blending an assortment of thoughts and experiences for my friends, relations and kindred spirit

blending an assortment of thoughts and experiences for my friends, relations and kindred spirit
By Alison Hobbs, blending a mixture of thoughts and experiences for friends, relations and kindred spirits.

Monday, December 17, 2012

Copenhagen, on the water

A glimpse of the Oeresund Bridge to Sweden
On the morning of December 3rd we woke to a view from the hotel windows of more snow. Chris had to fly to Oslo that day (and when he got there it was -14ºC), but first we had time for a walk past Femøren station through a snowy park to the beach, called Amagerstrand. In the summer it must look very different; even so, it was lovely to find the Baltic shore, and gaze across the stretch of smooth, grey sea to Sweden. There on the horizon was the 8km bridge to Malmö that opened in 2000. You can cross it by train as well as by car; it has made the ferries obsolete. In the middle distance was a marina full of yachts (harbours obviously don't freeze solid in Denmark as they do in Canada) with the Kastrup airport buildings just behind it. Looking in the other direction we could see a line of wind turbines in the mist, their feet in the water. Container ships floated by.

Then I accompanied Chris to the airport on the Metro train. I'd be there myself the following morning so wanted to get my bearings. I was able to check in for my flight, too. We said goodbye and then I took the Metro back to the city (Kongens Nytorv). The plaza outside the station is under construction, behind a fence, but I realised that by walking round it I would come to Nyhavn, Copenhagen's colourful canal port, lined with winter stalls and attractive boats. This canal had been dug by Swedish prisoners-of-war in the 17th century and the houses had been built during the course of the next few decades. Hans Christian Andersen had lived in one of them, hoping to get work at the nearby theatre. When he failed in that endeavour he started to write his famous stories for a living.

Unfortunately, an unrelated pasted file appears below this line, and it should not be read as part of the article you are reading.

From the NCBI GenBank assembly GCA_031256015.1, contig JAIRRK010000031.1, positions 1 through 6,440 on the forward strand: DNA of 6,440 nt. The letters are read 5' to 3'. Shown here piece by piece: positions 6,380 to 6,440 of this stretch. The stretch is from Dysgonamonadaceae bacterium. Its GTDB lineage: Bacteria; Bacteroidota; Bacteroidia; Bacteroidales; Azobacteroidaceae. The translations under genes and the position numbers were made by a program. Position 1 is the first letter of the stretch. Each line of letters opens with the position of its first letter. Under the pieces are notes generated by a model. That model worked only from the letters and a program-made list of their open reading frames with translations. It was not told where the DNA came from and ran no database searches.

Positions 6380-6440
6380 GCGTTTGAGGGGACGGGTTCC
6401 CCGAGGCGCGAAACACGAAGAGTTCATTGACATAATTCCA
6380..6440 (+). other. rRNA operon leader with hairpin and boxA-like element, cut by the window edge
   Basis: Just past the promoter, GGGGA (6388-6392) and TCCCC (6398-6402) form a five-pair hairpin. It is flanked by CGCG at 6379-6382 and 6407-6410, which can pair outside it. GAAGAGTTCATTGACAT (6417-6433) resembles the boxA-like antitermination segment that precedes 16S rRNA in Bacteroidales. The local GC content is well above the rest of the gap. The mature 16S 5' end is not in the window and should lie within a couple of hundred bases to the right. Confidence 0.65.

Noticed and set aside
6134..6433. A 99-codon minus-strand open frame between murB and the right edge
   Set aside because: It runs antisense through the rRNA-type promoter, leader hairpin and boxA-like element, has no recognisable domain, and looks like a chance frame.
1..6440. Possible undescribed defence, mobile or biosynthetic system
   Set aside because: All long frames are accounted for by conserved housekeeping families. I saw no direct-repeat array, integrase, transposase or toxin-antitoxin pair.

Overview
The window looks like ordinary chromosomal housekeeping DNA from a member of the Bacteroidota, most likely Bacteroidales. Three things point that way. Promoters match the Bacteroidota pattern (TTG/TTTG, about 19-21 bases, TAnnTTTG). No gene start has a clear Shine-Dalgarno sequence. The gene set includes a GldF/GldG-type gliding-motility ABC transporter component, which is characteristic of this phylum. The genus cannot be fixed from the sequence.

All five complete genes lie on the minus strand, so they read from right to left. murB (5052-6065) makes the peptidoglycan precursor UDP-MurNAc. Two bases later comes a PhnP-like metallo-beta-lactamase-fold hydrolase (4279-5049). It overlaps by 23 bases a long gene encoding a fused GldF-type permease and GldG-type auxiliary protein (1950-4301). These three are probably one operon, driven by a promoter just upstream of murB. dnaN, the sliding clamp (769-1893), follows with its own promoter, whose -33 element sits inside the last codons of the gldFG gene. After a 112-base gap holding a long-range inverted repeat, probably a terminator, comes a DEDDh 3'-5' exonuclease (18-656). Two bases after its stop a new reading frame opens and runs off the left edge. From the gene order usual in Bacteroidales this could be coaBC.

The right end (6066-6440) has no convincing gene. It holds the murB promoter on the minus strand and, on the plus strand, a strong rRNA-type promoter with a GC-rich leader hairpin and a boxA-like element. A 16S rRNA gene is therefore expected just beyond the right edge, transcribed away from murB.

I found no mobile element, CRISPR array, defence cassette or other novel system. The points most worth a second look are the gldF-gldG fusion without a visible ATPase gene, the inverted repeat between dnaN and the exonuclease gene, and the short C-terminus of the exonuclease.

Nyhavn, Copenhagen
I got onto one of the boats as it was about to pull away for a 70 minute tour of the canals and harbour. Gliding under very low bridges we entered the main waterway, past the Skuespilhuset (opened 2008, part of the Royal Danish Playhouse) on one bank and the Operahuset (2005) on the other. The first play performed at the new theatre had been Hamlet, so the young tour guide told us. It seems that Copenhagen has had a recent influx of money. 16 to 21 new bridges are to be constructed next year.

Christianshavn, across the main stretch of water from the city centre, is a series of artificial islands made in the 17th century and used for a variety of purposes since. It was originally settled by Dutch traders and part of it (since the 1970s) is famous as an established hippy settlement with "alternative" housing and about 1000 residents. The "torpedo" hangar on the waterfront has turned into a pricey block of flats (not for hippies). The blackened sheds used in the Napoleonic wars by the British navy have now become the place for little offices and studios. Further on, we passed the headquarters of the biggest shipping company in the world, Maersk, the 7-point star of its logo representing the Seven Seas.  The Amalienborg Statsplads (Danish equivalent of Buckingham Palace) was pointed out too, with its great dome, where the kongelige Familie lives. And yes, I did see "The Little Mermaid" (replica) statue, but only from the back, after we had stopped to take a flag down and store it in the boat.

We returned to our starting point via the canal where the Old Stock Exchange (Børsen) stands, an extraordinary piece of architecture with a spire of entwined dragons' tails.

Old Stock Exchange

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